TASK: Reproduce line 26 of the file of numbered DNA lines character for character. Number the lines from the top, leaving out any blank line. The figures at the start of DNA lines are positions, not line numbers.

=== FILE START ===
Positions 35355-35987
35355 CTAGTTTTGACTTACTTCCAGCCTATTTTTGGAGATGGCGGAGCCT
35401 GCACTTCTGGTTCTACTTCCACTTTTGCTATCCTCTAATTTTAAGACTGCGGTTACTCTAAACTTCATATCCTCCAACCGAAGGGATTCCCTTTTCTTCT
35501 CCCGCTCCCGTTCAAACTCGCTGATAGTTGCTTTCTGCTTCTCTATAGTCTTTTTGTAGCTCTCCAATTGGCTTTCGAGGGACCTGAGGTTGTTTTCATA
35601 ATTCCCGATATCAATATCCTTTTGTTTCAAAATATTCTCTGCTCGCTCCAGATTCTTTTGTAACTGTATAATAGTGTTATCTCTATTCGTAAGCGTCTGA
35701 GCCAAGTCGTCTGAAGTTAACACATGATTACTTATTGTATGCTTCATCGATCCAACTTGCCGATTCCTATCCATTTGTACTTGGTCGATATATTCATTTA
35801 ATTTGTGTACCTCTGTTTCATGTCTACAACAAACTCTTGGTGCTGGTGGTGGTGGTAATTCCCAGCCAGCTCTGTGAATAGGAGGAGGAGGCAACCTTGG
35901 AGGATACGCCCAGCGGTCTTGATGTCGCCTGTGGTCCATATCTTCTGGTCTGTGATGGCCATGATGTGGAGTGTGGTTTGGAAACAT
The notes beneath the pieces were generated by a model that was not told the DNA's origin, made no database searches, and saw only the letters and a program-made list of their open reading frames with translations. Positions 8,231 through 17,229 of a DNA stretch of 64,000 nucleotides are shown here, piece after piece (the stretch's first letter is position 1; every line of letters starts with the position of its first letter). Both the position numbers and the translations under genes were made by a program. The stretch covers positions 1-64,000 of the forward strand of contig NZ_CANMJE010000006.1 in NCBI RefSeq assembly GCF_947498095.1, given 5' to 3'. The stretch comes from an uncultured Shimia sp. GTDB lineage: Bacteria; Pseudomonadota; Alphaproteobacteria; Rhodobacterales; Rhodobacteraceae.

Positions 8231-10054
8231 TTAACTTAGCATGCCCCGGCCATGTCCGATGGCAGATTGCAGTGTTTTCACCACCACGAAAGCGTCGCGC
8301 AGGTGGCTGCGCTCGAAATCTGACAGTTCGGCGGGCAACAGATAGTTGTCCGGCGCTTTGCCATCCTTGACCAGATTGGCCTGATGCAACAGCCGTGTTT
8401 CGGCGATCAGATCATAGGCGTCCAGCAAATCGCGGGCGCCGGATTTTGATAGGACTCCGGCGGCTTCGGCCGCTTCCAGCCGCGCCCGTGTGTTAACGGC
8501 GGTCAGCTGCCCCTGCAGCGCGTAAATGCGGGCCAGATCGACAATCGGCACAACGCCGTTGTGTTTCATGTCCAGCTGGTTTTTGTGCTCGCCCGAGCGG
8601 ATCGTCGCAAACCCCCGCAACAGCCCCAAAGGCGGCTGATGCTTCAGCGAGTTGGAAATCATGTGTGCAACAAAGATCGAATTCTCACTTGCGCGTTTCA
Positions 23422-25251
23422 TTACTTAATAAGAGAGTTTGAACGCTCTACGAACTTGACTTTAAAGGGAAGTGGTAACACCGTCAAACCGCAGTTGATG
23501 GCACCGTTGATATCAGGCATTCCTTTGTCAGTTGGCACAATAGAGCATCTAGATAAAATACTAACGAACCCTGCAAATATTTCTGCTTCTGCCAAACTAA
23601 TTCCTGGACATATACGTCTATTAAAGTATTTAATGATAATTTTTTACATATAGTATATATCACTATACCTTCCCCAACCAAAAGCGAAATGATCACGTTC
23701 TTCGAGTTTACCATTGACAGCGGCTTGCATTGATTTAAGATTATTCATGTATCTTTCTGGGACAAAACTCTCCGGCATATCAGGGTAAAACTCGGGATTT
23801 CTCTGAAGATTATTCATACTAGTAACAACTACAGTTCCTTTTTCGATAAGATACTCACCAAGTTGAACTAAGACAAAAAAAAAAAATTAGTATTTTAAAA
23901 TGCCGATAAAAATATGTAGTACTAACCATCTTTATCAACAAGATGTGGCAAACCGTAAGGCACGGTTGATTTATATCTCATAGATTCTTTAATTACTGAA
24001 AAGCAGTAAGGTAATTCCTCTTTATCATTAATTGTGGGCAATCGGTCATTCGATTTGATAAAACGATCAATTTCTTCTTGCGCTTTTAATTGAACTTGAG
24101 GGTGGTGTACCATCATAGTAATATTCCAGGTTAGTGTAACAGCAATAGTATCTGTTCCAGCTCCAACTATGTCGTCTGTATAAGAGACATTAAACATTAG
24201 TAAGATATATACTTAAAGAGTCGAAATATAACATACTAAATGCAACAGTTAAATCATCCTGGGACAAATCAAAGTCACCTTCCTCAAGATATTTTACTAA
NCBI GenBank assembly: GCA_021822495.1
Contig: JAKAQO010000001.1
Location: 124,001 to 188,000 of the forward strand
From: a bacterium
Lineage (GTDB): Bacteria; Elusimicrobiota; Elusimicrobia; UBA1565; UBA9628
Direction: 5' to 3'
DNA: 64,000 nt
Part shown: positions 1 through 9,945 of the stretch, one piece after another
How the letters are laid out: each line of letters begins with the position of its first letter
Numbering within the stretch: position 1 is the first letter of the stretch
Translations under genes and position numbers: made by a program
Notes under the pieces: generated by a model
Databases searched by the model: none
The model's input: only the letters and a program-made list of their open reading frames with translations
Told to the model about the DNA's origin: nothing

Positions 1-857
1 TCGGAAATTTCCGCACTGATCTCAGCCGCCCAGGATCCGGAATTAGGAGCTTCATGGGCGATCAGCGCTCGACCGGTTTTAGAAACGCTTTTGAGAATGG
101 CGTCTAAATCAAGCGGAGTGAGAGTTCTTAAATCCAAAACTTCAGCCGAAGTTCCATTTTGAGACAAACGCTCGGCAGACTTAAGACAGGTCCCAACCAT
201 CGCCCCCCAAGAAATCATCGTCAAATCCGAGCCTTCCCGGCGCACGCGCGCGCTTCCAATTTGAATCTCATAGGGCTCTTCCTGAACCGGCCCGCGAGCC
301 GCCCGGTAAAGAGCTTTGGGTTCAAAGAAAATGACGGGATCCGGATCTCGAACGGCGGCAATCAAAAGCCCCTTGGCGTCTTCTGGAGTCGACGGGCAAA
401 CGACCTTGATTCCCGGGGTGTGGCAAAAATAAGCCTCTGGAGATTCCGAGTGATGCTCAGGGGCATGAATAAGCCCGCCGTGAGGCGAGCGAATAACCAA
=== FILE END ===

NCBI GenBank assembly: GCA_021822495.1